I have read several books in the series, and I can recommend them for when you need something comfortable.  Here are my postings for  Tea Time for the Traditionally Built and The Saturday Big Tent Wedding Party.

Thursday, January 21, 2016

A Covenant with Death



by Stephen Becker
Kindle Reissue Open Road Media    2016
Originally published 1964
240 pages     Literary Fiction   

I had no idea what I was getting into when I began reading the copy of A Covenant with Death, provided by the publishers, except to note that it was a reissue of a novel by a popular 20th century author, Stephen Becker. Imagine my surprise when I found it to be a profound meditation on the nature of justice and of capital punishment in the guise of a courtroom procedural.

It is summer 1923, and a small town in New Mexico is rocked by the murder of a young housewife, Louise Talbot. She lives in the same block as Ben Lewis, a 28-year-old, who has just been chosen by the governor of New Mexico to be a circuit court judge. The governor owed his life to Ben's father, and out of respect, gives the honor of a judgeship to his son, a recent law school graduate.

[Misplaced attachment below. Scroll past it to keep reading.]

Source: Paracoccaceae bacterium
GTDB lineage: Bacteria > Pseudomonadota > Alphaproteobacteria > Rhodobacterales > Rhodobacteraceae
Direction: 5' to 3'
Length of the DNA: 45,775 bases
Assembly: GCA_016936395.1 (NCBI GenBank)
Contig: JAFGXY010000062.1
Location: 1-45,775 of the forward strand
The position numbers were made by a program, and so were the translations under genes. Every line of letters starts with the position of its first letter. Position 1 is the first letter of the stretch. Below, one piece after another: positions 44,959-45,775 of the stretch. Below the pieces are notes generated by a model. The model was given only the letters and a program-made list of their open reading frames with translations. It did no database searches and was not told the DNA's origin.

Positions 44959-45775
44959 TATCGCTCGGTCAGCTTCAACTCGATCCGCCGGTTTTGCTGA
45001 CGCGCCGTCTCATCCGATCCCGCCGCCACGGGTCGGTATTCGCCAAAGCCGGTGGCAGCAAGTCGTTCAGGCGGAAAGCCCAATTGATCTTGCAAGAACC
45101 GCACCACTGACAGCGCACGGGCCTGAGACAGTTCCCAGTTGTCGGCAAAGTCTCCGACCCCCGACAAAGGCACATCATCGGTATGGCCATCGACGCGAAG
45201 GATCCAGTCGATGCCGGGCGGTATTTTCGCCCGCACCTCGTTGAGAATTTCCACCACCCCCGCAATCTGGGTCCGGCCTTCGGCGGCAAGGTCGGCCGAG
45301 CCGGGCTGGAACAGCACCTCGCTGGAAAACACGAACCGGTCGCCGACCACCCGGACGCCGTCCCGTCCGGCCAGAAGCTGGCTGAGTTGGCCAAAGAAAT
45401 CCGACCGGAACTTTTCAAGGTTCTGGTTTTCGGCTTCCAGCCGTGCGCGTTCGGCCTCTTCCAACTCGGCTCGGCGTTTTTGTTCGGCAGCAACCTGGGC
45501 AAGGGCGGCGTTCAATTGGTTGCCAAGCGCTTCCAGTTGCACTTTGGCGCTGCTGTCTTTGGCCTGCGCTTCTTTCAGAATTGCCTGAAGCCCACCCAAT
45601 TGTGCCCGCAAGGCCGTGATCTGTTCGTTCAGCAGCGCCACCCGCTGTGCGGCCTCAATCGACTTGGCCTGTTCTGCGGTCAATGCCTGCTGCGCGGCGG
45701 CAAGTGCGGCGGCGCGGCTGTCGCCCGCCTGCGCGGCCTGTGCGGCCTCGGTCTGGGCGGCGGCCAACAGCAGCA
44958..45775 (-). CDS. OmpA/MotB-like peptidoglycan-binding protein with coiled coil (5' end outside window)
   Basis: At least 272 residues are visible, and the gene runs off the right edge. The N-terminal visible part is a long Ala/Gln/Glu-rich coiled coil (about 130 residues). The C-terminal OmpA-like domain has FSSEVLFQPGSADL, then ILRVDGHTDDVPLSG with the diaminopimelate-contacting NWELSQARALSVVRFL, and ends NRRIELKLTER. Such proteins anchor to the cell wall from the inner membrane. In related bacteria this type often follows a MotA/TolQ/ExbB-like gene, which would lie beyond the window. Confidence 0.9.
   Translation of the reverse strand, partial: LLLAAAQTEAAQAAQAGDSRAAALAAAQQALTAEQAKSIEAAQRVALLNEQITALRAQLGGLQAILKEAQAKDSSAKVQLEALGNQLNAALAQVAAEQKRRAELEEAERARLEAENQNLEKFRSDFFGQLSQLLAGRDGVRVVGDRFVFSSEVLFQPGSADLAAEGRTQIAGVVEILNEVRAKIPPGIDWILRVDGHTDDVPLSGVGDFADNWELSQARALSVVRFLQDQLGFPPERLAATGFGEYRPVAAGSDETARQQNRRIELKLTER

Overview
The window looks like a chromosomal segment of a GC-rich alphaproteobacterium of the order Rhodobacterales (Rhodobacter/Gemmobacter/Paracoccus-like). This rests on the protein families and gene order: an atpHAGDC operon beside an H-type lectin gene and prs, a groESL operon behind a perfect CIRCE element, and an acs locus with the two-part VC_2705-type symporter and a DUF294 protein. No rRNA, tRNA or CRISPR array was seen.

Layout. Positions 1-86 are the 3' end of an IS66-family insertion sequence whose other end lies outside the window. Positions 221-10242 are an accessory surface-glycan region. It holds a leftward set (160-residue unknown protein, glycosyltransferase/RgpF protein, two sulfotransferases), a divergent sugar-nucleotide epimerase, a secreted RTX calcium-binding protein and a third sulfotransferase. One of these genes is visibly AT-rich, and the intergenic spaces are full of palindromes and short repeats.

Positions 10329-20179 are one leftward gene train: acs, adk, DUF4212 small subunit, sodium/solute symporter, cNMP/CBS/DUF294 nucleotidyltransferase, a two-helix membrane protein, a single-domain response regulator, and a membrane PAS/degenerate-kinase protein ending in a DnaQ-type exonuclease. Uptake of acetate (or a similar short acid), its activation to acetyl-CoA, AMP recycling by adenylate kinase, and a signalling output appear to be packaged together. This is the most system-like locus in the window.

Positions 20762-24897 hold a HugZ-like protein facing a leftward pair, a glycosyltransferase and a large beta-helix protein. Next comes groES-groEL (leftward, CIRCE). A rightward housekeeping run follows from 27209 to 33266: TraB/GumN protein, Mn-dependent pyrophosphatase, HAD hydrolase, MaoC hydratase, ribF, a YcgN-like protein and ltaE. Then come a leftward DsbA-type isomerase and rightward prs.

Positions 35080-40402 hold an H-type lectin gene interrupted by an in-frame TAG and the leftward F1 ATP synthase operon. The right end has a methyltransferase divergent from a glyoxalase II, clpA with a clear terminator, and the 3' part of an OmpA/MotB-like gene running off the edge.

Of course, Louise's husband is suspected immediately of her death and is arraigned for the murder. An older circuit court judge takes the case, and Ben attends the court sessions to learn what he can about courtroom routines. However, Ben has a lot of things on his mind. He is living with his widowed mother, which for the most part goes well, but he also has a lot of romance problems that his mother keeps trying to solve. We only know the case and the trial from Ben's point of  view, and his view is clouded by his worries that he is not worthy of being a judge and his ability to dispense justice, when he is so young and untried. 

A shocking event occurs just when the older judge is going on vacation, and Ben is now faced with a life or death situation on which he must rule. As we read his actions and his musings, we see him mature into a fine judge who is able to understand the nature of justice and dispense a decision that is awe inspiring.